I've been following the progress of the larvae, parasites and pupae of the Large White butterfly around my front door. Today one of the adults emerged unscathed and proceeded to inflate its wings:
Wood Anemones are well-named: I usually find them in woodland. Occasionally I find a few hanging on in unexpected places, which is probably an indication of what the environment must once have been like.
Some fungi are like that, too: Amanita sp. can sometimes be found in fields or hedgerows, rather than in the deciduous woodland that they normally require.
One thing that continuously amazes me is the desire and urge for species to survive. I suppose it's an essential trait for something that has lasted for millennia. This Common Dog Violet is growing in the middle of a tarred roadway. The flower is about half the normal size and the leaves are 5mm long, rather than the 25mm to 35mm that I'd expect.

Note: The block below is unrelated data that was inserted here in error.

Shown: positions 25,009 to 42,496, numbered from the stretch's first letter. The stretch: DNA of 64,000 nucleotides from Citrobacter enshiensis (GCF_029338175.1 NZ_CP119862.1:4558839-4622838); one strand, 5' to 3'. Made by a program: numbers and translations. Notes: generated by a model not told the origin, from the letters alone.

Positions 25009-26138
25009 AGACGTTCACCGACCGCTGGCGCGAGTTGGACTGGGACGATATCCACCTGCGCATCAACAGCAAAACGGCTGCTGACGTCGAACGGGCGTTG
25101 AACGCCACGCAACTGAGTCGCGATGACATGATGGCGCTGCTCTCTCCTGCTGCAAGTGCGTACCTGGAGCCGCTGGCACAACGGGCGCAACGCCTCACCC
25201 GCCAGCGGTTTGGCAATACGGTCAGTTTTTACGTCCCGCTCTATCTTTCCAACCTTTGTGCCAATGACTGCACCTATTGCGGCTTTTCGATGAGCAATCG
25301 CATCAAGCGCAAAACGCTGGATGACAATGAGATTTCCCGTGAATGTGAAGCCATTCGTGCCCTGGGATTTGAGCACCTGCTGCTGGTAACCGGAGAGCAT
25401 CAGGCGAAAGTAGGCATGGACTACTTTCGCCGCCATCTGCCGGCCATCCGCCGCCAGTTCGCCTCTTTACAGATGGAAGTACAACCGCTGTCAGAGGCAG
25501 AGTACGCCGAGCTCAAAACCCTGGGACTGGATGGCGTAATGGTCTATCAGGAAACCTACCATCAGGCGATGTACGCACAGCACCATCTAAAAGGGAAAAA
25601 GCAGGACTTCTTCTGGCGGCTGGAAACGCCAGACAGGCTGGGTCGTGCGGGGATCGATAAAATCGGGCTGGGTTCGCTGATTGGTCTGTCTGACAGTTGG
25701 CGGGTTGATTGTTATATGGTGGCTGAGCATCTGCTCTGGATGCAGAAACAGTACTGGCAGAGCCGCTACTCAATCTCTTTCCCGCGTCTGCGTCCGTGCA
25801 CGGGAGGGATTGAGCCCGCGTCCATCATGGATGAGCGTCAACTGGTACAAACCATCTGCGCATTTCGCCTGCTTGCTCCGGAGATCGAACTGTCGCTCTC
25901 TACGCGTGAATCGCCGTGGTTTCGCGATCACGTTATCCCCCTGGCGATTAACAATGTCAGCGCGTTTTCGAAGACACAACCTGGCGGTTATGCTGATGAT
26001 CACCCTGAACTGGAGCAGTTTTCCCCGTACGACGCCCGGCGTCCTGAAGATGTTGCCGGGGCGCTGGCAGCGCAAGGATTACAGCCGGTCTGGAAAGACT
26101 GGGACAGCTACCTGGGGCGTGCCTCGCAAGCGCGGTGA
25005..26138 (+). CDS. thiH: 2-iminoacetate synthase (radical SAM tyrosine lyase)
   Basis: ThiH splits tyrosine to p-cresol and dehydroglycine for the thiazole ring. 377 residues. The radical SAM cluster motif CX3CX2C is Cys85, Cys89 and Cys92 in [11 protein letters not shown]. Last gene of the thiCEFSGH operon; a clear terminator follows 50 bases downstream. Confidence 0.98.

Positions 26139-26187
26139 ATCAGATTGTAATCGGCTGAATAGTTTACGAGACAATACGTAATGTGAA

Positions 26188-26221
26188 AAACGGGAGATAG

This same 'survival at all costs' attitude is evident in species like leaf miners and parasitic fungi. They appear almost as soon as the leaves have opened. No time or opportunity is ever wasted.
My heart sank when I saw this Pug moth: they are the most difficult of moths to separate, I think, and I knew I was in for a while with the books. It's also very worn, but I think it's Double-Striped Pug, which I've had here a few times before.
Late update: a Great Tit had the butterfly for breakfast this morning:
Like I said: Life must go on.